Here at Moviefone, we think America's greatness should be celebrated all year long -- or, at the very least, for an extra week. That's why we're declaring March 31 - April 4 "America F@$& Yeah" week, with five days of patriotic interviews and features that honor America and the movies.
I'm nervous. Why? Because I'm about to enter a room and interview Samuel L. Jackson, one of those great actors who kind of defines the term "badass" in Hollywood. You need attitude, a sharp tongue, and a withering way with words? Call Samuel L. Jackson.
Marvel called him seven years ago to play Nick Fury, director of covert government agency S.H.I.E.L.D., in a cameo at the end of the first "Iron Man," and has kept him on speed dial ever since. Now, having played Fury six times -- and being bumped up to a lead in "The Avengers" and this week's "Captain America: The Winter Soldier" -- Jackson's next stop as Fury is "The Avengers: Age of Ultron."
I sat down with Jackson at a hotel in Beverly Hills, where the actor -- who's pretty laid-back face to face -- talked about Nick Fury, why he waves hello at his TV, and the "Laurence Fishburne incident." And yes, he did, in fact, call me out on something.
Moviefone: When you first did that cameo at the end of "Iron Man," did you know already that this could become a thing like for the next ten years?
Well, the nine-picture deal was signed before I did the cameo. They were like, "Okay, this is gonna be the introduction." I was like, "And that's gonna count as one of the films?"
And did it count?
You've gotten to do more in each movie, so, naturally, people have asked if there's going to be a Nick Fury movie.
People still ask that.
Would you like that, or do you like being sort of the straw that stirs the drink for the other heroes?
Oh, I'd love to do a Nick Fury film, but it would probably involve all these people also in the same way. I mean, the "Iron Man" standalone is kind of different. But, I mean, Nick being Nick and where he is in terms of S.H.I.E.L.D. and all this other stuff, I always imagined that there would be some of these other people involved in that somewhere and in some way. It would be interesting to find out what they think his development was. I often think about his relationship to Cap. He's sort of ageless. Right now I'm not real sure, because, you know, the Nick Fury I remember was a guy with a patch in World War II or whatever. So how old is this dude? And why is he still around and so vital?
This movie touches on some political realities of today. Do you see Nick as comparable to some of these guys, like the head of the NSA, who think they're doing the right thing, but...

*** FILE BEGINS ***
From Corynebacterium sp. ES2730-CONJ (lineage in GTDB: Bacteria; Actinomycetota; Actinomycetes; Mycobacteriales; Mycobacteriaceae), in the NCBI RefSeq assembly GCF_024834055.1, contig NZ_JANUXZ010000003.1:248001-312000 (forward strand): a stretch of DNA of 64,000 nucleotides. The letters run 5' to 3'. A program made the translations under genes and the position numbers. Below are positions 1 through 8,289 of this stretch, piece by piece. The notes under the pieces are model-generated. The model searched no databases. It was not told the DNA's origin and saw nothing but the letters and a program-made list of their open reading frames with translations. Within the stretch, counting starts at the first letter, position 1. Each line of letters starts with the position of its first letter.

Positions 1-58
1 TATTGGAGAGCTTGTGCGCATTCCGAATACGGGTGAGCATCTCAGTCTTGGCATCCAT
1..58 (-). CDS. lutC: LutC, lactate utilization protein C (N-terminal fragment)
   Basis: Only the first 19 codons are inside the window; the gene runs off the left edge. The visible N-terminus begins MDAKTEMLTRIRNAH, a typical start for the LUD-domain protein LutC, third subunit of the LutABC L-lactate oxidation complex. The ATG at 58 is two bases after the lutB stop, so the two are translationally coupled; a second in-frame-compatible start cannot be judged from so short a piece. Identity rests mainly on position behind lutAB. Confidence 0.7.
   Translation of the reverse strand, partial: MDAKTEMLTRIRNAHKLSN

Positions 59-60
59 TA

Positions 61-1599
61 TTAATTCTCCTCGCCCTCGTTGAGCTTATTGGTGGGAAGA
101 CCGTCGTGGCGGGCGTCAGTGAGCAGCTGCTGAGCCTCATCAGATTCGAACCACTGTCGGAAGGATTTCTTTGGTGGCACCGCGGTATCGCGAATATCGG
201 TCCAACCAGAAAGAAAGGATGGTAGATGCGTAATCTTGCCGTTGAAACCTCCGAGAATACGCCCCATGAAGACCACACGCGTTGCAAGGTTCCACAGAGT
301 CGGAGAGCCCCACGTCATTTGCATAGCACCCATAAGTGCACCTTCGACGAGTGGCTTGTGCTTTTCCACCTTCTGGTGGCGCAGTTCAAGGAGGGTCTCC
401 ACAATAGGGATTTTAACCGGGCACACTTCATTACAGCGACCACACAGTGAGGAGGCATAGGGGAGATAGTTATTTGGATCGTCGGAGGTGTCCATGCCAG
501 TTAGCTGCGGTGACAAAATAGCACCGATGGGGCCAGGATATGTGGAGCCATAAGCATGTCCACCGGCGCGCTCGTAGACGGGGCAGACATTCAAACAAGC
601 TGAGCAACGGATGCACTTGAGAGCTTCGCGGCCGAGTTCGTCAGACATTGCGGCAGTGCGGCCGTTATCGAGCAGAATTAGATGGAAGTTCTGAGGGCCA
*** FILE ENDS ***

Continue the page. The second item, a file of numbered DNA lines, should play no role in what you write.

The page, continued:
Yeah, of course. I'm a product of the '60s, so I don't know if people in those particular jobs even think they're doing the right thing. They're just doing a thing that they sort of believe in and some of them do it because they know it's a necessary evil. And I think Nick has that whole necessary evil idea that some of the things you're doing aren't right, that you shouldn't be doing some of this stuff. Or that the general public would look at it as wrong. It's like, you know, people saying they just discovered the NSA is listening to their conversations. It's like, really, you just figured that out? Where've you been living?
You know, when I'm sitting at home watching TV sometimes and I'm watching certain kinds of shows I kind of wave at the TV, because I figure somebody's watching me watch that. But I'm just one of those people because I'm a product of the '60s, and I think the government's been trying to get in our lives for a very long time. I close my computer when it's off, you know, because I don't want my camera just open sitting around.
But I think Nick is one of those pragmatist kind of guys that knows that, you know, evil's all around. And when he said don't trust anybody, he means it. The closest thing he has to trust is Natasha. There's a scene missing from this film actually where she's kind of bent out of shape because he didn't tell her he was gonna be doing this thing that he did. And she's like, "Well, you tell me everything." It's like, "Well, apparently, I don't tell you everything," which gives her pause. She's like, "I've been buying into something with you that's not honest either."
He's an island in the midst of all this stuff. Or he sees himself as that. So he only throws out bits of information to whoever needs it. The way he tells Cap, you know. Everything's compartmentalized.